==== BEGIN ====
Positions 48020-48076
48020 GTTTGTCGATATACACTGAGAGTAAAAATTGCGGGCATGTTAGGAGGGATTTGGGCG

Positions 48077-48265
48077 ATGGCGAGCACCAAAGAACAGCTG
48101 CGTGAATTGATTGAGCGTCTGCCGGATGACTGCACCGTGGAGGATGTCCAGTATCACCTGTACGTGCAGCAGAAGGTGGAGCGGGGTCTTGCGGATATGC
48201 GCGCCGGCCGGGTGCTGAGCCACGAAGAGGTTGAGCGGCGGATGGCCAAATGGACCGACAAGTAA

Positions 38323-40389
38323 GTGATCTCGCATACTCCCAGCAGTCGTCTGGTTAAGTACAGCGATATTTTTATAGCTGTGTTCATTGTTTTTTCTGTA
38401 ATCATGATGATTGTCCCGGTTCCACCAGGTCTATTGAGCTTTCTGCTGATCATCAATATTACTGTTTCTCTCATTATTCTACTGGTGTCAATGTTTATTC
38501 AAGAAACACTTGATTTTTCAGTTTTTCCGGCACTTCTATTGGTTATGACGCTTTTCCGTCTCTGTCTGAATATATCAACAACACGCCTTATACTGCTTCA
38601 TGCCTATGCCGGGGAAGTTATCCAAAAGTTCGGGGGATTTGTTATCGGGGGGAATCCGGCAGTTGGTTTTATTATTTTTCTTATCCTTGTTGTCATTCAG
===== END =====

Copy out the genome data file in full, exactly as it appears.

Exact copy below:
Positions 48020-48076
48020 GTTTGTCGATATACACTGAGAGTAAAAATTGCGGGCATGTTAGGAGGGATTTGGGCG

Positions 48077-48265
48077 ATGGCGAGCACCAAAGAACAGCTG
48101 CGTGAATTGATTGAGCGTCTGCCGGATGACTGCACCGTGGAGGATGTCCAGTATCACCTGTACGTGCAGCAGAAGGTGGAGCGGGGTCTTGCGGATATGC
48201 GCGCCGGCCGGGTGCTGAGCCACGAAGAGGTTGAGCGGCGGATGGCCAAATGGACCGACAAGTAA

Positions 38323-40389
38323 GTGATCTCGCATACTCCCAGCAGTCGTCTGGTTAAGTACAGCGATATTTTTATAGCTGTGTTCATTGTTTTTTCTGTA
38401 ATCATGATGATTGTCCCGGTTCCACCAGGTCTATTGAGCTTTCTGCTGATCATCAATATTACTGTTTCTCTCATTATTCTACTGGTGTCAATGTTTATTC
38501 AAGAAACACTTGATTTTTCAGTTTTTCCGGCACTTCTATTGGTTATGACGCTTTTCCGTCTCTGTCTGAATATATCAACAACACGCCTTATACTGCTTCA
38601 TGCCTATGCCGGGGAAGTTATCCAAAAGTTCGGGGGATTTGTTATCGGGGGGAATCCGGCAGTTGGTTTTATTATTTTTCTTATCCTTGTTGTCATTCAG